A hot mic caught Dr. Anthony Fauci calling Sen. Roger Marshall (R-KS) a “moron” after a heated Senate Health Committee hearing in which Marshall pressed Fauci about his financial disclosures.
Hot mic moment: Dr. Fauci was caught muttering “what a moron” after a fiery exchange with Republican Senator Roger Marshall during a Senate hearing on Tuesday. pic.twitter.com/8N0ho9YDEO
— The Hill (@thehill) January 11, 2022
While questioning Fauci about his finances, Marshall brought a blown-up check to the hearing made out to Fauci for $434,312, roughly the amount of his annual federal salary. Fauci is reportedly the highest-paid employee in the entire U.S. federal government.
Marshall’s line of questioning visibly irritated Fauci. “I don’t understand why you’re asking me that question,” Fauci said. He then explained that his financial disclosures are made public.
In a back and forth exchange, Marshall accused “big tech giants” of hiding Fauci’s finances from the public, and Fauci repeatedly called the senator “misinformed.” Marshall explained that his office could not locate Fauci’s financial disclosures online.
“Why am I misinformed? This is a huge issue,” said Marshall, who continued to question Fauci about his earnings.
At the end of the exchange, a hot mic caught Fauci saying, “What a moron. Jesus Christ.”
Marshall responded to Fauci’s remarks on Twitter. “Calling me a moron during a Senate hearing may have alleviated the stress of the least trusted bureaucrat in America, but it didn’t take away from the facts. We need the truth Dr. Fauci,” Marshall said.
Calling me a moron during a Senate hearing may have alleviated the stress of the least trusted bureaucrat in America, but it didn’t take away from the facts. We need the truth Dr. Fauci! pic.twitter.com/GyfdppfNgn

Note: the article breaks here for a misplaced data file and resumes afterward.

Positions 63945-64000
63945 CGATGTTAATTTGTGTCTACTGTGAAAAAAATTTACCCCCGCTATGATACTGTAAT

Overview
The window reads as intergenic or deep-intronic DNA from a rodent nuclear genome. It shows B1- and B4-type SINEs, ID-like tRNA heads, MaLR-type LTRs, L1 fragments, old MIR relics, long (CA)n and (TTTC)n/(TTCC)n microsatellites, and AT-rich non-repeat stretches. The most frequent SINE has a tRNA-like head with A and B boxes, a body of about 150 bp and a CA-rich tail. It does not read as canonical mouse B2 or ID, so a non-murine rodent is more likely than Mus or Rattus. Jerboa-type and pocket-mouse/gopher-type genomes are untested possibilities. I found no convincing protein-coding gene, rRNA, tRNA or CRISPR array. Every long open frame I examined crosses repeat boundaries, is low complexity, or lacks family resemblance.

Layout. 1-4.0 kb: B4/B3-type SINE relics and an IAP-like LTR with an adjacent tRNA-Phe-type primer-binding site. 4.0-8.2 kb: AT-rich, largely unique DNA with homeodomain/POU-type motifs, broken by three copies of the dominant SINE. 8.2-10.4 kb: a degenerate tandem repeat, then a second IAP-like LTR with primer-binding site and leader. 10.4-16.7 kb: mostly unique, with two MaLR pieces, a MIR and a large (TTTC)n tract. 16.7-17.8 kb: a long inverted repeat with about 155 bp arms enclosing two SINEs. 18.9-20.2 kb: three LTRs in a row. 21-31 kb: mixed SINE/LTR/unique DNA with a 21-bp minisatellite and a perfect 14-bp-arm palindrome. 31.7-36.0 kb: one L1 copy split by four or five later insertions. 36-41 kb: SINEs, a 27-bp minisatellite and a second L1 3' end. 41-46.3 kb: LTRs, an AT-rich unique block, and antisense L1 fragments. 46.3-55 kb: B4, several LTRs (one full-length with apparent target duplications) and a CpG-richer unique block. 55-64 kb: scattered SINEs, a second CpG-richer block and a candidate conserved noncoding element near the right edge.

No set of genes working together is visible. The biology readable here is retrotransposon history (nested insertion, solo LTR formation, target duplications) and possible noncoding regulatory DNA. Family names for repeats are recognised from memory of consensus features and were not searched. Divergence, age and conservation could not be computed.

— Dr. Roger Marshall (@RogerMarshallMD) January 11, 2022
CDC Releases Statement Following Pennsylvania Crash Involving 100 Test Monkeys
As reported earlier — A truck and trailer carrying about 100 monkeys collided with a dump truck Friday afternoon along Route 54 just off Interstate 80 near Danville, Pennsylvania.
Three monkeys escaped the crash. The monkeys were later reportedly “humanely euthanized.”
The CDC is now monitoring local residents for cold-like symptoms.
That’s very comforting considering the lab leak from Wuhan that just destroyed the global economy.
The monkeys are originally from Mauritius an island country off the African coast.
Earlier this week a woman who came in contact with the monkeys said she is experiencing symptoms and has pink-eye and a cough.
Earlier this week, following the much-publicized crash, the CDC sent out a letter on precautions when dealing with monkeys. The CDC tells the first responders to monitor themselves and contact their physician if they experience symptoms.
“If you were within five feet of the NHP crates without respiratory and eye protection, monitor yourself for signs of illness including fever, fatigue, cough, diarrhea, and vomiting. If you become ill during the 31-day quarantine period (until February 21, 2022), you should immediately report to your physician that you had exposure to monkeys and notify the Pennsylvania State Department of Health at (717) 787-3350.”
Via a trusted TGP source.
California City First in US to Mandate Liability Insurance for Gun Owners
The San Jose city council has passed a bill that will require gun owners to pay an annual fee and purchase liability insurance policies.
The piece of legislation was passed in two separate votes on Tuesday evening and became the first of its kind in a country where the right to own firearms is enshrined in the Constitution and ingrained in culture.
One councilwoman dissented on both items, saying that the bill may be unconstitutional. She predicted that it would not help reduce gun violence, contrary to what its sponsors argued, since the latter often comes from those who possess arms illegally. Two members voted only against the fees, citing concerns over how they would be managed. The rest of the 10-seat body voted for the piece of legislation.